The NHS does not necessarily need more money to improve care, the outgoing chief inspector of hospitals in England, Prof Sir Mike Richards, says.
Sir Mike said there were more cost-effective ways of running the service, such as ending the use of what he called "very expensive" agency nurses.
There was "no doubt" the NHS needed more money, he said.
But any injection of funds should be used to transform the way the health service was run.
Sir Mike told BBC Radio 4's Today programme: "There is no doubt the NHS needs more money, because of increasing demand on it and the need to transform services.
"But it's also true, as we have seen, that things can be done better without more money, and that's what we are encouraging alongside saying, 'Yes, we will need more money.'"
Sir Mike called for:
- more beds in the care sector
- lessons to be learned from errors
- the NHS to spend money on a "transformation agenda"
"What we have seen in our inspections is an awful lot can be done, even at times of austerity when the money hasn't been coming through fast," he said.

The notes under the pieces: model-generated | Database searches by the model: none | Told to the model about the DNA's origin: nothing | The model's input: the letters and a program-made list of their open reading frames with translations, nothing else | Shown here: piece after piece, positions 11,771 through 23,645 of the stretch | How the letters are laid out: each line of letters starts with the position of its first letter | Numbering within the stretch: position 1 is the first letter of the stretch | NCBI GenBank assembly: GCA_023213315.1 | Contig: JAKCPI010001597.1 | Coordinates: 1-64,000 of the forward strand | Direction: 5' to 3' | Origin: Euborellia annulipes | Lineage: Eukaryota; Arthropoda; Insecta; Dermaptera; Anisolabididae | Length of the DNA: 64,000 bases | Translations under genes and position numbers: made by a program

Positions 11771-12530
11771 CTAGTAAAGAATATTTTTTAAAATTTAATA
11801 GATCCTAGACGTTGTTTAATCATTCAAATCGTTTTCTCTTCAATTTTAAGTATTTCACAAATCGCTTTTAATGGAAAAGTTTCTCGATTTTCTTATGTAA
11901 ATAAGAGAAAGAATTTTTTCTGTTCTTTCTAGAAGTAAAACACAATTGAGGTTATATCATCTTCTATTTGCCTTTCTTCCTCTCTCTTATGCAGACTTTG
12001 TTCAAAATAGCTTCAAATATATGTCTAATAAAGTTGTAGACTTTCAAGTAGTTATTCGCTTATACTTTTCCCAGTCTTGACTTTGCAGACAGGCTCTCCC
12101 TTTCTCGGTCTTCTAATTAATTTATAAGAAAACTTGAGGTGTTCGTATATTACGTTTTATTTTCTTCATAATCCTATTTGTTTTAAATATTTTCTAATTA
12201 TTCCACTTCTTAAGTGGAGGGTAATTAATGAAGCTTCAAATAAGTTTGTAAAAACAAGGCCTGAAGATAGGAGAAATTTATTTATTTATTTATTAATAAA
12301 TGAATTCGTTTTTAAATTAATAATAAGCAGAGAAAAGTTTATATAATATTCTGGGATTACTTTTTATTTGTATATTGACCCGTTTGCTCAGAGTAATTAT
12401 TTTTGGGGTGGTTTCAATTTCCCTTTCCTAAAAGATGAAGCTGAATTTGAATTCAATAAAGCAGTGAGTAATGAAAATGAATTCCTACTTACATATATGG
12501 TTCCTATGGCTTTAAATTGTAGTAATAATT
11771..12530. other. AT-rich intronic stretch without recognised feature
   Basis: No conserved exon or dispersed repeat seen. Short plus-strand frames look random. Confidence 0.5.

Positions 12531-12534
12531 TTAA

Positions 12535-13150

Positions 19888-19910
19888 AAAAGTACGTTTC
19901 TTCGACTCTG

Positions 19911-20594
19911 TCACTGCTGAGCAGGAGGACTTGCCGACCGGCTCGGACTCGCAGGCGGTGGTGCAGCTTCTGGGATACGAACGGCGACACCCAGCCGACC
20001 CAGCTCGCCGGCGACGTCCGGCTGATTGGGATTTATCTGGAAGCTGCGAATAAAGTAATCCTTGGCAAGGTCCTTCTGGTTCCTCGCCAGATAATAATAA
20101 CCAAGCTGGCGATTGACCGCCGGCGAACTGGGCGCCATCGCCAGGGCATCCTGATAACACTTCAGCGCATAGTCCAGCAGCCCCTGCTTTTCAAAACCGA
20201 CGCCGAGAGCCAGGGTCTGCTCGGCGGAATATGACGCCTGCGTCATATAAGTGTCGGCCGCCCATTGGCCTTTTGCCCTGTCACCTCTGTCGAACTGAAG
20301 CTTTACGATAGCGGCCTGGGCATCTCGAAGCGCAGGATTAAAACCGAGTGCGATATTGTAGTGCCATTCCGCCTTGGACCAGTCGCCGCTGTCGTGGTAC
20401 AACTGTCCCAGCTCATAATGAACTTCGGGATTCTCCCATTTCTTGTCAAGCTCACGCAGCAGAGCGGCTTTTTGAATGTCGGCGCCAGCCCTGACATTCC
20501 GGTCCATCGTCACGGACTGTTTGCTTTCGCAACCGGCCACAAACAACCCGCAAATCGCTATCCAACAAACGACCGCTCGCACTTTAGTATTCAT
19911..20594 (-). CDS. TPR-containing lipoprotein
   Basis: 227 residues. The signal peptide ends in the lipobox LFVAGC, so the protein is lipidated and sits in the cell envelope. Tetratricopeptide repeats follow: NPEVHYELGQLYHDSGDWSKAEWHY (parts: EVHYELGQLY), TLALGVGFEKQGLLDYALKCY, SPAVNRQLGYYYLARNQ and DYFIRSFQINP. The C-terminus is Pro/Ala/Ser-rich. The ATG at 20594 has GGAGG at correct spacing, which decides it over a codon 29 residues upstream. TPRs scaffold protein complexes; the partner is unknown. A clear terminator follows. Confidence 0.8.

"We have seen a number of hospitals actually getting better during that time, a number of mental health trusts getting better because they have focused on what really matters to patients, on patient safety and on the whole leadership agenda within these hospitals in order to engage their staff and deliver better care."
Earlier this year, Sir Mike said the NHS "stands on a burning platform", with safety at four in five hospital trusts in England not being good enough.
He told the BBC: "What I meant by that, is the number of people coming to [accident and emergency] departments is going up, the number of people being admitted from A&E departments is going up, the difficulty in getting patients out of hospital again at the other end is going up.
"All of those create a burning platform where we need to transform the way we deliver emergency care.
"We need far greater integration between GPs, hospitals, care homes, community health services, to make that work."
Sir Mike also told Today that Brexit posed a threat to recruitment in the NHS, which had to be addressed.
"If we are leaving the EU, there is a threat to that, which we need to make sure is being dealt with so that we aren't losing staff and we can then replace them and, if necessary, to grow our own, if you like."
Sir Mike is stepping down from his role at the at the Care Quality Commission at the end of the week.